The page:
Earthquake ruptures and volcanic eruptions are the most dramatic manifestations of the dynamic failure of a critically stressed crust. However, these are actually very rare events in both space and time, and most of the crust spends most of its time in a highly stressed but subcritical state. Under upper crustal conditions, most rocks accommodate applied stresses in a brittle manner through cracking, fracturing and faulting. Such cracks can grow at all scales from the grain scale to the crustal scale, and under different stress regimes. Under tensile stress, single, long cracks tend to grow at the expense of shorter ones. By contrast, under all-round compression deformation of rocks in the brittle field proceeds by the progressive growth and coalescence of many microcracks. Under nominally dry environmental conditions and rapid loading, crack growth is primarily governed by the applied stresses. Indeed, laboratory experiments show that rock strength is essentially time independent under such conditions (Paterson & Wong 2005). At the microscopic scale, time independence means that the crack growth criterion is well modeled by the concept of constant fracture toughness, i.e., a critical stress intensity factor at microcrack tips.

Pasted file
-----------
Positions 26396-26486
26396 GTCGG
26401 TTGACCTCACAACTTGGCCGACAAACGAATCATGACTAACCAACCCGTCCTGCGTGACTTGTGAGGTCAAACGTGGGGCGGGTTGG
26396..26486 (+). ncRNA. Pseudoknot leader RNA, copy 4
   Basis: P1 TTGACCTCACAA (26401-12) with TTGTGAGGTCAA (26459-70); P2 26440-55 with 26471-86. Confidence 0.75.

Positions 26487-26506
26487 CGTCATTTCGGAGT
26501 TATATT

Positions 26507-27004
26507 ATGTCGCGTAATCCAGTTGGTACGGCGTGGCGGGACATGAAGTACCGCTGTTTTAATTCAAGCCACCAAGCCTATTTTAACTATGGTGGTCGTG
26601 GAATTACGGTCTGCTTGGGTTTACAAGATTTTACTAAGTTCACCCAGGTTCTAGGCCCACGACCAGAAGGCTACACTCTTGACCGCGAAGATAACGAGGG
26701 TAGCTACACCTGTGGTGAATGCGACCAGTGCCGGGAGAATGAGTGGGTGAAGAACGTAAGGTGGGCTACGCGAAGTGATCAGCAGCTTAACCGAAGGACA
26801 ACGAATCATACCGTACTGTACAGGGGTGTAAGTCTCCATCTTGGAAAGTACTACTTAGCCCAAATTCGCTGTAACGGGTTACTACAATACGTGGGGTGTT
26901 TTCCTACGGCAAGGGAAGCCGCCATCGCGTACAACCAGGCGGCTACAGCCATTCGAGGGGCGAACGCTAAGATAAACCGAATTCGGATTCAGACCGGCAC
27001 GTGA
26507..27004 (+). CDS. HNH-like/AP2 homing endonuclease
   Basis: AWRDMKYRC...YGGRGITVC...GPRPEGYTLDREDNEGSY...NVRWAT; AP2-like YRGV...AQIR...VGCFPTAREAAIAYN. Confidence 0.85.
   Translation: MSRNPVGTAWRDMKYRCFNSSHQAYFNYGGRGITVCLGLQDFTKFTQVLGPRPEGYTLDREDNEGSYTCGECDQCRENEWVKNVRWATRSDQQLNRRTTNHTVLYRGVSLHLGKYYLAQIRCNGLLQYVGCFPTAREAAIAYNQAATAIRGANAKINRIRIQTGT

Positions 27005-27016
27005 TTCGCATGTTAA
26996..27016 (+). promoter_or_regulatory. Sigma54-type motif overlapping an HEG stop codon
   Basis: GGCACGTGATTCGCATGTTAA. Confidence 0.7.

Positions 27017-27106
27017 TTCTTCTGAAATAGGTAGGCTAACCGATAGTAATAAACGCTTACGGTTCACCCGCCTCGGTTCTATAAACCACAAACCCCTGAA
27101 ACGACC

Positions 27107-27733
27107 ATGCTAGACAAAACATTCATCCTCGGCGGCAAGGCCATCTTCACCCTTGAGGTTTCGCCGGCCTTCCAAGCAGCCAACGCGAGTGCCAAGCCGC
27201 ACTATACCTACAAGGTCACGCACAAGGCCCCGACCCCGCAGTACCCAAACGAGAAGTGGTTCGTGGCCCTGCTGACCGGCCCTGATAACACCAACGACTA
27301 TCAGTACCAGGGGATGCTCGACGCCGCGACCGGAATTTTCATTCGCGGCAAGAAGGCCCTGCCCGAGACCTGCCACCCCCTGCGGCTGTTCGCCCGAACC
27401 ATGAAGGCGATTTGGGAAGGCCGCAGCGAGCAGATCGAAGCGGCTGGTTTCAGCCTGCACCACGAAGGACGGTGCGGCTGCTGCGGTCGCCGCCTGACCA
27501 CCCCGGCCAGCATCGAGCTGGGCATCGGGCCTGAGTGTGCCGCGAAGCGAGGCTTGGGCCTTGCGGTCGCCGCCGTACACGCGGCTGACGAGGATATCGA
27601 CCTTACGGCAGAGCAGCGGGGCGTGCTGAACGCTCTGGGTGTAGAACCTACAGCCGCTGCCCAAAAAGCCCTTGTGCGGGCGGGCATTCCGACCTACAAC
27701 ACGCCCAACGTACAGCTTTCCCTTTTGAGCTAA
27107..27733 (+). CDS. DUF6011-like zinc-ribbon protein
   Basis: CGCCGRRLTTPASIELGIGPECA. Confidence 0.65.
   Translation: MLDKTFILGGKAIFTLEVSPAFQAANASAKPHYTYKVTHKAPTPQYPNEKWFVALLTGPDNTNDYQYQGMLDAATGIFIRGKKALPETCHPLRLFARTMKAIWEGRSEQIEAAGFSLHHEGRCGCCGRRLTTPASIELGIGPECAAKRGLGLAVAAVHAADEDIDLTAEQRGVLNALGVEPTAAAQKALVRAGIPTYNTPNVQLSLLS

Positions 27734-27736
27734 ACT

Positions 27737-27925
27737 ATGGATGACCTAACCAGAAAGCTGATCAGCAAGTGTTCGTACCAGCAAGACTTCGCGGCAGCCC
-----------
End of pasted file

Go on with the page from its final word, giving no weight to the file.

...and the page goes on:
However, at lower strain rates and in the presence of aqueous fluids, i.e., under more realistic upper crustal conditions, experiments show that brittle rock deformation becomes time-dependent. This is well demonstrated by the fact that rocks can fail by static fatigue, following a preceding period of creep deformation, under conditions of constant applied stress (e.g., Scholz 1968; Kranz 1980; Baud & Meredith 1997; Heap et al. 2009; Brantut et al. 2013). Time-dependent crack growth arises from chemically activated subcritical crack growth processes, such as stress corrosion reactions (see Atkinson 1984; Atkinson & Meredith 1987). This process allows deformation of the crust to proceed over a wide range of strain rates, from the very low rates associated with tectonic loading up to the very high rates associated with earthquake rupture or impact events. Overall, cracking in the crust can therefore occur over a spatial scale spanning some 12 orders of magnitude, and a temporal scale spanning some 18 orders of magnitude. Establishing quantitative links between microscopic, grain-scale subcritical cracking and macroscopic, sample-scale to crustal scale brittle creep behavior is a key challenge for our understanding of the time-dependent mechanics of the Earth's crust.

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